“People will walk a mile or 2 miles ... and across the tracks” for the sandwich bread at Hop’s Kitchen in Gainesville, Rosemary Dodd said recently.
In fact, the well-known local artist is a regular customer at the full-service restaurant with catering options found inside Featherbone Communiversity off Chestnut Street. Dodd is usually accompanied during her trip to Hop’s Kitchen.
“One of the things I try to do at least once a week when I am in town is to bring somebody new,” she said.
Her favorite item on the menu is the “Momo” bread.
“It is real bread, real homemade bread,” Dodd said slowly for emphasis.
Momo bread is one of the signatures at Hop’s Kitchen, which is celebrating its one-year anniversary in Gainesville. The small business opened in the final week of June 2016, owner and operator Mark Hopkins said.
He explained the Momo bread — the name his nephew gave Hopkins’ mother — is actually his mother’s recipe that took him quite a few tries to master.
“It took me about eight tries to get it right,” he said, pointing out his mother showed him how to do it over and over again. “And she would do three loaves at a time.”
His mother’s homemade bread is not the only contribution from his family to his fledgling business. His parents encouraged him to attend the business incubator at Lanier Technical College. He eventually opened a restaurant in the Featherbone Communiversity lunchroom.
“It took a little convincing,” said Hopkins, who attended a culinary school in Los Angeles and planned to return there after his 2« month stent working in a vineyard and on a goat farm in Italy through the World Wide Opportunities on Organic Farms. “I moved (back to Gainesville) to save up some money and go to Italy ... and then planned to go back to L.A.”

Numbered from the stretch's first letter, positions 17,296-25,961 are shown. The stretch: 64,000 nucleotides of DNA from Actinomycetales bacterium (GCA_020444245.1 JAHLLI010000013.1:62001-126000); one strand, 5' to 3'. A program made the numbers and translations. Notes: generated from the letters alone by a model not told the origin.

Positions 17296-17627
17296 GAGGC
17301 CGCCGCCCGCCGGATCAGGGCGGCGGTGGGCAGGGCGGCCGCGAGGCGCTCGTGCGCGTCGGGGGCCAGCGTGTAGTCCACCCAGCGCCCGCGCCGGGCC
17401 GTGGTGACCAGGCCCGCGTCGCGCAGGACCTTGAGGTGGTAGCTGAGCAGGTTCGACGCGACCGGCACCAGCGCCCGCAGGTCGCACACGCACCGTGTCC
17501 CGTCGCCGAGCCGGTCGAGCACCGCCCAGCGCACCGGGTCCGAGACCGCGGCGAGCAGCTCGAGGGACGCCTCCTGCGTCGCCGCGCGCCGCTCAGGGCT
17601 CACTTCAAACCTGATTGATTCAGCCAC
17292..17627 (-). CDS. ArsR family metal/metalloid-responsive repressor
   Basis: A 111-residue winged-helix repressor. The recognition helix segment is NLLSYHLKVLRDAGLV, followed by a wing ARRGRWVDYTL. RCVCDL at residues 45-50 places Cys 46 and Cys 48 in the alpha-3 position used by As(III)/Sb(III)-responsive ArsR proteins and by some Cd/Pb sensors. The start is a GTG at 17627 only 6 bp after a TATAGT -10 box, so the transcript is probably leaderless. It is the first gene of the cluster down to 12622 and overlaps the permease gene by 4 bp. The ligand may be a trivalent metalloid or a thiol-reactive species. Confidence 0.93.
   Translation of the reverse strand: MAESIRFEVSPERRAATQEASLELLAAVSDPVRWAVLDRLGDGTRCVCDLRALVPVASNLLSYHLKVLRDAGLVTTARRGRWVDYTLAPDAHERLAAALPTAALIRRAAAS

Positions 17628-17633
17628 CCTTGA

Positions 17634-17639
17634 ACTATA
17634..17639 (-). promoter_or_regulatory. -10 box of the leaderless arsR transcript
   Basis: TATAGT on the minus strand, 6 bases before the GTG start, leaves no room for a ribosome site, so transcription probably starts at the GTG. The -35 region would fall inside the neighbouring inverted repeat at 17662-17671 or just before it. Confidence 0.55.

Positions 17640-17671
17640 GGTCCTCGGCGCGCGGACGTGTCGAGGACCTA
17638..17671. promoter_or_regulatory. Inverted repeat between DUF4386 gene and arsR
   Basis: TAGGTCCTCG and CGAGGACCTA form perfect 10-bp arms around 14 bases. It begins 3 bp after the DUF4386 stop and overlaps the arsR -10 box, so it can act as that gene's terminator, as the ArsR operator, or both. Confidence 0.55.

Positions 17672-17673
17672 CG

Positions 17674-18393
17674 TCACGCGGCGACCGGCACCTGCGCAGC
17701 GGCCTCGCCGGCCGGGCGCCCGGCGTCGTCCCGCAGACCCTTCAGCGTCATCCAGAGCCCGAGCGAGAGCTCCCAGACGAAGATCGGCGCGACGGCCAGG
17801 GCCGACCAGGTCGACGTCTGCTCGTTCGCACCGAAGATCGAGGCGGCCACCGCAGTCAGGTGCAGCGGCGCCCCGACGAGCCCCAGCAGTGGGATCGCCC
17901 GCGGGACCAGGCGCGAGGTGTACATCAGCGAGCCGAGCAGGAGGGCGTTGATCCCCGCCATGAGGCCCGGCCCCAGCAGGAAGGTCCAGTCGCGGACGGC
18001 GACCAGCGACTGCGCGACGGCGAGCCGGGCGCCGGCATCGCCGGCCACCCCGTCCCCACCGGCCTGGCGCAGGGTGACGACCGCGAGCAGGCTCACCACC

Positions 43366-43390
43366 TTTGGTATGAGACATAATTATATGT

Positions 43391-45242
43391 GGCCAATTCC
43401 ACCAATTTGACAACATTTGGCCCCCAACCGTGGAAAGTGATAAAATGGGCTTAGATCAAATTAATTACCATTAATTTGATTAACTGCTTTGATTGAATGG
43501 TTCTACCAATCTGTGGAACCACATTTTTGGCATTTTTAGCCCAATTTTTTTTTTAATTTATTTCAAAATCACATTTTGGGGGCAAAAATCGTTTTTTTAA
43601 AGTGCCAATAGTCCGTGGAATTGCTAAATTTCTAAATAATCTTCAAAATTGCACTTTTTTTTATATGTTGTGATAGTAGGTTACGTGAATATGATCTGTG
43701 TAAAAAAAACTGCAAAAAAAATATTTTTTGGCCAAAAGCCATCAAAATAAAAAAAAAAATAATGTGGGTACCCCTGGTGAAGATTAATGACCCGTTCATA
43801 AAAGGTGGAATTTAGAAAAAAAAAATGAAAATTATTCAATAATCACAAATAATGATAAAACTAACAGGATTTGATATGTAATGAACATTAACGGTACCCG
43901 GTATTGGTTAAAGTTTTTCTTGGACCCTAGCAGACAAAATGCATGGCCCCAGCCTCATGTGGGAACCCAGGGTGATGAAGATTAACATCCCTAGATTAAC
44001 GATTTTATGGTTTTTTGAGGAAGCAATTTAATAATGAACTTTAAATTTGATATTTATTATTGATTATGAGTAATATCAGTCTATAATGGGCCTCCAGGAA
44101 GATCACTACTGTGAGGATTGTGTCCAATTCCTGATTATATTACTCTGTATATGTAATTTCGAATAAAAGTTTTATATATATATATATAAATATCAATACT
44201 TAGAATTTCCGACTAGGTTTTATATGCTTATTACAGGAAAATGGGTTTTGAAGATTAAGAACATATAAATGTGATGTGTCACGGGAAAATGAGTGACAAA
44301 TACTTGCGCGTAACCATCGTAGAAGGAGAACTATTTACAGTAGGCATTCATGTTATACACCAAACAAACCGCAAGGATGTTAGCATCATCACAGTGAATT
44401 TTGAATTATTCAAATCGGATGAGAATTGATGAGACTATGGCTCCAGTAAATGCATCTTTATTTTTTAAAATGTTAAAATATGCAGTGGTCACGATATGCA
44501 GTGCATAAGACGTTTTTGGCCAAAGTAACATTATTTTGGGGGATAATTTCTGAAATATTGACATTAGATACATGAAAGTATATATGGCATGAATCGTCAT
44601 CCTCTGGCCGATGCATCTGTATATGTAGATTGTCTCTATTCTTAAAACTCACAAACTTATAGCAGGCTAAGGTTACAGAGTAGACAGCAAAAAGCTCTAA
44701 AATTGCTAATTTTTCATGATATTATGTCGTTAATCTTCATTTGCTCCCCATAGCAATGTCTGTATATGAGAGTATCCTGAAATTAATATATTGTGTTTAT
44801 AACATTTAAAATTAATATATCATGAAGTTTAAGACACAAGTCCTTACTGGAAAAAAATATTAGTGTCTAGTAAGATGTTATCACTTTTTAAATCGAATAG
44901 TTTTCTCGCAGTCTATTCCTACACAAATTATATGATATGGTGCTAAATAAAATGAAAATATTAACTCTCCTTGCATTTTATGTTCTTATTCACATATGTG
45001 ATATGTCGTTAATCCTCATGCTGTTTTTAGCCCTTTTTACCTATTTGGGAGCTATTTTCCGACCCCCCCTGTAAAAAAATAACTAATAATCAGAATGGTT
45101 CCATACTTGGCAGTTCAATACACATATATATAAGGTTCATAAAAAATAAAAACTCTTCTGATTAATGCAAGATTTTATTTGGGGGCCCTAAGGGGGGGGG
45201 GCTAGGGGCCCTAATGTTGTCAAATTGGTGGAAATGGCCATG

Instead, his parents talked him out of it and “talked (him) into this,” Hopkins said, waving to his restaurant. Then his parents jumped into action, helping their youngest son start his business. His mother, Joan, taught him how to make her homemade bread. His father Ralph, as well as a carpenter and electrician who were friends, spent six months gutting Featherbone’s former lunchroom and transforming it into a full kitchen.
However, Hopkins still was uncertain about his decision to open Hop’s Kitchen. But a few months after the grand opening, he realized he was where he should be.
“(It was) maybe when I created the BLT,” he said. “I do a little dance every time I eat one ... because it is so good.”
The BLT features a fried pickled green tomato, housemade bacon and lettuce served on Momo bread.
“The first time I made one I couldn’t believe how good it was,” he said.
Since then, Hopkins has seen his small business thrive.
“I think it’s better and better each month as far as sales,” he said. “We still have fun coming up with new creations.”
He especially enjoys the ability to change his menu.
“You don’t have to keep doing the same thing over and over,” he said. “If I don’t like something, then I can change it and take it off the menu.”
But he does have other signature sandwiches, including the “Pork-etta” sandwich. It is an herb-roasted pork shoulder with sauteed greens and Momo sauce (similar to horseradish) and ciabatta, according to the menu.
“It’s just one of those sandwiches that comes together and just makes sense,” Hopkins said.
And Hop’s Kitchen customers seem to agree. Many come from Featherbone Communiversity, which is home to the Brenau University Department of Nursing, the Interactive Neighborhood for Kids, Lanier Technical College Manufacturing Development Center and the Georgia Tech Enterprise Innovation Institute.
Dodd said the food keeps them returning again and again.
“I love it because it’s fun to come,” she said. “And it always smells good.”